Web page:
Autistic children are typically self-absorbed. They tend to live in their own private world and do not seem comfortable around others. They have trouble learning language skills and often do not start speaking even after most children their age have. They may not respond to people who try to communicate with them. Many parents may even suspect that their children are deaf, but they are simply ignoring people around them. Many autistic children also have problems communicating non-verbally i.e. they cannot gesture correctly with their hands or express their feelings using their faces.

      2. Avoids eye contact

      Children do not make eye contact when they are babies. However, you can still pick up on some signs. When you talk to your baby, she will ideally look at your face. Slightly older kids will look up when you talk to them. Autistic kids do not feel the need to look at you when you speak. Research suggests that autistic children may find even the friendliest of faces threatening. The amygdala – an emotion center in the brain associated with negative feelings – lights up to an abnormal extent when an autistic child casts a direct gaze upon a non-threatening face.

      3. Prefers to be alone

      Autistic children do not like to be touched or played with. Your infant may start crying every time she is picked up for any reason other than drinking milk or a diaper change. She may simply ignore people’s attempts to play with her and look another way or show her discomfort by wailing loudly.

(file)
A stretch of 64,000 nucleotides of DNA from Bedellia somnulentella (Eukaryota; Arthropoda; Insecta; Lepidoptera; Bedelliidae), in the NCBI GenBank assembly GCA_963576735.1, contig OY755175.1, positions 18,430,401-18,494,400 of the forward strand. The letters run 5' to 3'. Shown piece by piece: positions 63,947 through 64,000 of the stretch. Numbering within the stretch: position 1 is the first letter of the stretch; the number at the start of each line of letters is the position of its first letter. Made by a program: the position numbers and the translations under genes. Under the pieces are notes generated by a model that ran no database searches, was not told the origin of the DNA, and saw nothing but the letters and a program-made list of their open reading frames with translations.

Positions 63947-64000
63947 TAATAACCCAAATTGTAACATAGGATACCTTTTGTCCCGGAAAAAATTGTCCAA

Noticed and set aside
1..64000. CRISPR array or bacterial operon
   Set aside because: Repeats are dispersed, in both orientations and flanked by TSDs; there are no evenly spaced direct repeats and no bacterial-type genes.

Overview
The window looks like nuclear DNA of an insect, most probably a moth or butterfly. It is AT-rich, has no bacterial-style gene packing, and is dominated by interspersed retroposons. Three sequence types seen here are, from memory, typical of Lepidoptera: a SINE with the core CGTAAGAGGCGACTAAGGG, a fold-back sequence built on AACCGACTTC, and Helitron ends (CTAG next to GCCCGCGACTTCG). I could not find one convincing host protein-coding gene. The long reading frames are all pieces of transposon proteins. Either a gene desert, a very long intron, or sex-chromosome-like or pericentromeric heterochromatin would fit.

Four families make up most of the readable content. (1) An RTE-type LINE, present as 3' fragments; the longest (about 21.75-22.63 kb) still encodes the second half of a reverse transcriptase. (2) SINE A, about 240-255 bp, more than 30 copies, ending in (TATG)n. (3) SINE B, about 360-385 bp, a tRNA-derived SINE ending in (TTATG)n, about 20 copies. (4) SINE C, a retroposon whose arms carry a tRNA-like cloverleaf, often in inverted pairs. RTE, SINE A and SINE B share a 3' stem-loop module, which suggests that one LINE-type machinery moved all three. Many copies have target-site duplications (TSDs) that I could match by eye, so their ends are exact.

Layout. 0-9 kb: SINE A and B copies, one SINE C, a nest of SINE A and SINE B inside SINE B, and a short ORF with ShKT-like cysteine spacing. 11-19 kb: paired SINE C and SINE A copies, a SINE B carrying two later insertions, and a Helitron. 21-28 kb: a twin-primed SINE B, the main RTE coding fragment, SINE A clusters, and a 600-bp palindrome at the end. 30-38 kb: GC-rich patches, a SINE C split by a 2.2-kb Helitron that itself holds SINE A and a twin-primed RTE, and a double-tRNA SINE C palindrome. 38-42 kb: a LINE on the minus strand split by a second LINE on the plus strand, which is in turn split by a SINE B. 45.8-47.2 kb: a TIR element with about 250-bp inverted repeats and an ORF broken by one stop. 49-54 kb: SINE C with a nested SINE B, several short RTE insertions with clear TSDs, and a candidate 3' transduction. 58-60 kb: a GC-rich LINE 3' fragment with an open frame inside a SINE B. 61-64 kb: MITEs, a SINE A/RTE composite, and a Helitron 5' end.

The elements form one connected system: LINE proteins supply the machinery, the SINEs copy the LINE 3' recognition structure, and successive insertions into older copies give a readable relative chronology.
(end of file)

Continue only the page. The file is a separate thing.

As a parent, you need to:Monitor your child’s development
      Keep a close eye on your baby’s emotional, social and cognitive development. If your child is lagging behind her peers in all three, her chances of being in the autism spectrum are very high.Don’t wait and see (trust your instincts)
      Older family members and well-wishers may tell you not to worry, but ignoring signs is the worst thing you can do. As a parent, trust your instincts. If you feel that something is wrong, it might just be. Developmental delays could be a symptom of a variety of problems and need to be checked into. Even if your child may not have autism, it’s good to know what else is causing this delay.Get intervention